Noise transmission through the material of the wall is prevented by decoupling the wall from the existing structure. In most home offices, both sides of the wall are connected to the same stud. This allows noise to easily vibrate the wall and pass through into your room. By either creating a double stud, staggered stud or resilient clip and hat channel, the wall on your side is ‘decoupled’ from the adjoining wall greatly reducing the noise the amount of noise that can pass through.
If your home office is below someone with heavy feet, a washing machine or other impact noises you will want to treat your ceiling to reduce noise. Compared to other solutions, treating a ceiling for noise is a more complicated and expensive process and is only recommended when:
- the noise complaint is significant enough to warrant the work, and;
- the room is tall enough that you could lose some height without feeling cramped.
In these cases we will decouple the ceiling from the structure. This is achieved by installing resilient bars on the underside of our ceiling in conjunction with other acoustic products such as plasterboards and mats to reduce any impact noise.
Alternatively, and in situations in which decoupling the ceiling cannot deal with the heavy vibrations from above, an independent ceiling can be installed. This requires that new ceiling joists are installed from which an independent ceiling is fitted along with resilient bars and acoustic materials. Typically these ceilings can encroach on your office by up to 9 inches.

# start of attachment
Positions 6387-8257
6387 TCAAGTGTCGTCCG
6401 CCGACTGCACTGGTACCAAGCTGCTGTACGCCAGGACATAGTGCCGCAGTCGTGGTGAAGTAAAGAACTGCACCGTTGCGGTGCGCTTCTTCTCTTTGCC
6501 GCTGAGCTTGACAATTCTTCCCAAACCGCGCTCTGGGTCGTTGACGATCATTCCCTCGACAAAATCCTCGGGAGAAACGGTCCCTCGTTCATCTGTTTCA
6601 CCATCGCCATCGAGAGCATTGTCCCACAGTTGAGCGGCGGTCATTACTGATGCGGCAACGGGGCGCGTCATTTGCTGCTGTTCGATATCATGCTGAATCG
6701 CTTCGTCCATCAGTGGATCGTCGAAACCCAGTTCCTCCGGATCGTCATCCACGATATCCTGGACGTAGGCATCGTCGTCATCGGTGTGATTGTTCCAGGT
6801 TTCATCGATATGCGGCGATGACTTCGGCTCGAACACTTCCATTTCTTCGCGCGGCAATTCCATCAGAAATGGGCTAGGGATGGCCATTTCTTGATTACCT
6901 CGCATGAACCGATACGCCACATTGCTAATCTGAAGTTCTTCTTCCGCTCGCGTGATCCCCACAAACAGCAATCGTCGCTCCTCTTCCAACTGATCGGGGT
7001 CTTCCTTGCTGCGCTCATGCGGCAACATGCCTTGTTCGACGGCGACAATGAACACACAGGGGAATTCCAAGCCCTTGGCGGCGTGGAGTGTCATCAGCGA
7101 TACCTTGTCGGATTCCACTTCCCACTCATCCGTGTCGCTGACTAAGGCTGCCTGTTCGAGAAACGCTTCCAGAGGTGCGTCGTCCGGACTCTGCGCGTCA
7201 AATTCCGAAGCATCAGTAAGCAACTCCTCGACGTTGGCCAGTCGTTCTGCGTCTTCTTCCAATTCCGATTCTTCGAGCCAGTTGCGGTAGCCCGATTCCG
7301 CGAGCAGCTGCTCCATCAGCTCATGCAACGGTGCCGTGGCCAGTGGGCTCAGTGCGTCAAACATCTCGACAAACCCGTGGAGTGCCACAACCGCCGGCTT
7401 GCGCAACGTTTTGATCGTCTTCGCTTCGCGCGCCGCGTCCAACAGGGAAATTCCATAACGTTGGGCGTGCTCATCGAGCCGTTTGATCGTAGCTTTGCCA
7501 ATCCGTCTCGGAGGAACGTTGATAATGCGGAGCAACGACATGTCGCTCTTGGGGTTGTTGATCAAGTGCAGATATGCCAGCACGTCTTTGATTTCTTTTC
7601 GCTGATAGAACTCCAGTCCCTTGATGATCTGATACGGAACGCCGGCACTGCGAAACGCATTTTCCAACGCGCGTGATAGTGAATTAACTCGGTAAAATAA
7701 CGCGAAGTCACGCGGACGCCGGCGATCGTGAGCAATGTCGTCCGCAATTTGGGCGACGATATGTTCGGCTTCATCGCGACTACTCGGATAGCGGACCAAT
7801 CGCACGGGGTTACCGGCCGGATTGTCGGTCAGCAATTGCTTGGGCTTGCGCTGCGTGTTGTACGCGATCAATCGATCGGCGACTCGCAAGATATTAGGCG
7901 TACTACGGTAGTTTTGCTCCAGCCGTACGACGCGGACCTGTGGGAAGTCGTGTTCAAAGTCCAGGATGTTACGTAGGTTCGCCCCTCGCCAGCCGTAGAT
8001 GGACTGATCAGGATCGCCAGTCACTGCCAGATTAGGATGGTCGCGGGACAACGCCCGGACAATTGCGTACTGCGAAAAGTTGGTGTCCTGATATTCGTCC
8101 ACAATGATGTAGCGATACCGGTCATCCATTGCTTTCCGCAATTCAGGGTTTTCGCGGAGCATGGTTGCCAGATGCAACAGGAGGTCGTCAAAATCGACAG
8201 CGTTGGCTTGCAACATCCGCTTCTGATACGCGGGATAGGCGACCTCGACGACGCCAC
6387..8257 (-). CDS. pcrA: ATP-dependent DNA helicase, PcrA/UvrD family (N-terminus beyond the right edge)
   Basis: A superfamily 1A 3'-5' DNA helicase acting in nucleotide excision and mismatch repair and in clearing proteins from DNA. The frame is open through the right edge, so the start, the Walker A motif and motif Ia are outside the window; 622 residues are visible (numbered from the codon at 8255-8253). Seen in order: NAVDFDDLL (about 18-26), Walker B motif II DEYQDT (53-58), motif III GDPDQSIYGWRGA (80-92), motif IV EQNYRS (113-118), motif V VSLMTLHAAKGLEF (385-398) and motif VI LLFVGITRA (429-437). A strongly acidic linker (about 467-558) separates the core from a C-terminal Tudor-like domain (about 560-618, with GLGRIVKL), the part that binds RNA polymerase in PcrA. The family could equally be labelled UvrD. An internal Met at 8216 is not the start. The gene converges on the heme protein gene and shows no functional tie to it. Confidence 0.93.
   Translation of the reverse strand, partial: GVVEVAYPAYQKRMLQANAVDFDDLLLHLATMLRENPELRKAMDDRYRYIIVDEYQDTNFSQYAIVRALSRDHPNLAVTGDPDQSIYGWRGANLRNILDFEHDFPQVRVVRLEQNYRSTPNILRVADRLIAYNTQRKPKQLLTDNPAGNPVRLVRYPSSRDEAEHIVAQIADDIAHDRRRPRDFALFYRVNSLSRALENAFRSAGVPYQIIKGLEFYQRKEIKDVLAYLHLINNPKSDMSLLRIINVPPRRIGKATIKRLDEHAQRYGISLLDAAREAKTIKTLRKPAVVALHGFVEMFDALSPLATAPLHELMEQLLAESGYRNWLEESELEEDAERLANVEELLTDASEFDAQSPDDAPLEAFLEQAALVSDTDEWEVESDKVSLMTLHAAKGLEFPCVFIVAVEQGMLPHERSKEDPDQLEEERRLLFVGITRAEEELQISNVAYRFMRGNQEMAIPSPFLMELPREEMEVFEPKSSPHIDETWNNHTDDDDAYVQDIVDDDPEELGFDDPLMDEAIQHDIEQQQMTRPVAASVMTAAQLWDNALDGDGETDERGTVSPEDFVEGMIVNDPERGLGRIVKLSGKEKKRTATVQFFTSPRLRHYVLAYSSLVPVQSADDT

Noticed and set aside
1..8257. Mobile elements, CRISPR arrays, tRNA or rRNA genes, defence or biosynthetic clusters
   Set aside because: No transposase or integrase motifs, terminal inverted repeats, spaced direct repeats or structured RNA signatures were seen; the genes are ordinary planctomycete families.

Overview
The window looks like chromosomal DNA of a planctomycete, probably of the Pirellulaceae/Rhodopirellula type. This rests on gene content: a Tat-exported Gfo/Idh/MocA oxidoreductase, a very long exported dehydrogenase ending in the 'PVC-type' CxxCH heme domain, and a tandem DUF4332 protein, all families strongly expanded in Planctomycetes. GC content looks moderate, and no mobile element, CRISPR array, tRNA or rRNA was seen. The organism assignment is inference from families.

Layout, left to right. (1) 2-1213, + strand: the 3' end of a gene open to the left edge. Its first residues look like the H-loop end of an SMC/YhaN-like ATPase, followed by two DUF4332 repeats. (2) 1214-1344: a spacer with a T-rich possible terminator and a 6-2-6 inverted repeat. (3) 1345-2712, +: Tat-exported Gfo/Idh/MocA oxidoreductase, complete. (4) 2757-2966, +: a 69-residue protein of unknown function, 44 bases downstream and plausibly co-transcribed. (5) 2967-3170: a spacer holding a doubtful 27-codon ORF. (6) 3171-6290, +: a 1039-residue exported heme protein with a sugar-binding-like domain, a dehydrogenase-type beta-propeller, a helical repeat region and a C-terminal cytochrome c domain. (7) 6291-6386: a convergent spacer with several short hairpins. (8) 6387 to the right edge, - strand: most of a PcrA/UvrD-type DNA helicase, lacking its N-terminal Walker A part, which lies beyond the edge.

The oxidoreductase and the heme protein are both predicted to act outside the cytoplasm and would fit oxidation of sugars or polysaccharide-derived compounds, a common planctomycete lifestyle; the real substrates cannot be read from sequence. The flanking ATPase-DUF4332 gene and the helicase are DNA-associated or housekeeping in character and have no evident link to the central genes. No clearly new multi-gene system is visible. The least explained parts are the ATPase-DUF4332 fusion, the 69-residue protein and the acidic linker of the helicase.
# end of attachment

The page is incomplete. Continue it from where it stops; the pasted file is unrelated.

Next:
Noise Pollution and Working From Home
Noise pollution is annoying. There are no two ways about it. But the actual effects may be taking more of a toll than you actually think, especially if you work from home.
The World Health Organization recommends an upper limit of 35dB to allow good teaching and learning conditions. However, many of those with home offices by busy high streets will encounter noise pollution far exceeding this level on a daily basis. This is not only distracting, but can have long term effects on your health.
Studies have discovered that noise can impair performance in working environments, meaning that you’re less productive when faced with even minor noise pollution. This makes multi-tasking particularly troublesome. And whilst reaching for a pair of headphones might seem like the perfect solution to block out unwanted noise, it has been demonstrated that performance is reduced even if you are enjoying the sound compared to quiet.
Though noise pollution in your home office doesn’t just affect comprehension and concentration. Prolonged exposure to noise has been shown to increase blood pressure, heart rate and cardiac output. Over time this has been proven to increase your chances of suffering from arterial hypertension, heart disease and stroke.
As independent experts on soundproofing home offices, we guarantee to only ever advise you on the products and solutions that we think will work best for your property.